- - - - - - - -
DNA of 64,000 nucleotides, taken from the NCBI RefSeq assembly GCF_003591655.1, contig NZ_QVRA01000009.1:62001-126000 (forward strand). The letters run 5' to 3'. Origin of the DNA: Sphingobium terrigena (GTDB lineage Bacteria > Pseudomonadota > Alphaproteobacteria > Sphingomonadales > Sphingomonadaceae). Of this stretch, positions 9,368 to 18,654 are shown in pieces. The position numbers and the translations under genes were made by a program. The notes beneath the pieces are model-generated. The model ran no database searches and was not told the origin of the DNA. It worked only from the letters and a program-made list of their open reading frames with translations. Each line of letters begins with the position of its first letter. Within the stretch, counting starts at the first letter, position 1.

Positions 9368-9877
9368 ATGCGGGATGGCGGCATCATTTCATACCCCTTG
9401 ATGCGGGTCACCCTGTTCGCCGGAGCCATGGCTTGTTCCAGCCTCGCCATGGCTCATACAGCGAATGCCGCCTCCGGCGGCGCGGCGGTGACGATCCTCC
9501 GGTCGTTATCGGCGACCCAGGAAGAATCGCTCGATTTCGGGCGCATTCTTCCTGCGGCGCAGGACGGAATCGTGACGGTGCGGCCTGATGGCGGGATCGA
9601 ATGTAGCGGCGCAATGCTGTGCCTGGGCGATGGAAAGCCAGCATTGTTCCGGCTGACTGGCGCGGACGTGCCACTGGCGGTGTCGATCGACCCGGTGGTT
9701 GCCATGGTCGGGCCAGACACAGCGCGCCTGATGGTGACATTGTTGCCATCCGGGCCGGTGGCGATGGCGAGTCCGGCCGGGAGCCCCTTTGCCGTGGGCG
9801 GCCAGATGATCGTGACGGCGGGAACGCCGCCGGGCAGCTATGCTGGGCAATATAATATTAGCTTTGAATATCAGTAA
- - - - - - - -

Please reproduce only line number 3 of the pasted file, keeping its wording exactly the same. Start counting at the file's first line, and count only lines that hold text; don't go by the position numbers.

9368 ATGCGGGATGGCGGCATCATTTCATACCCCTTG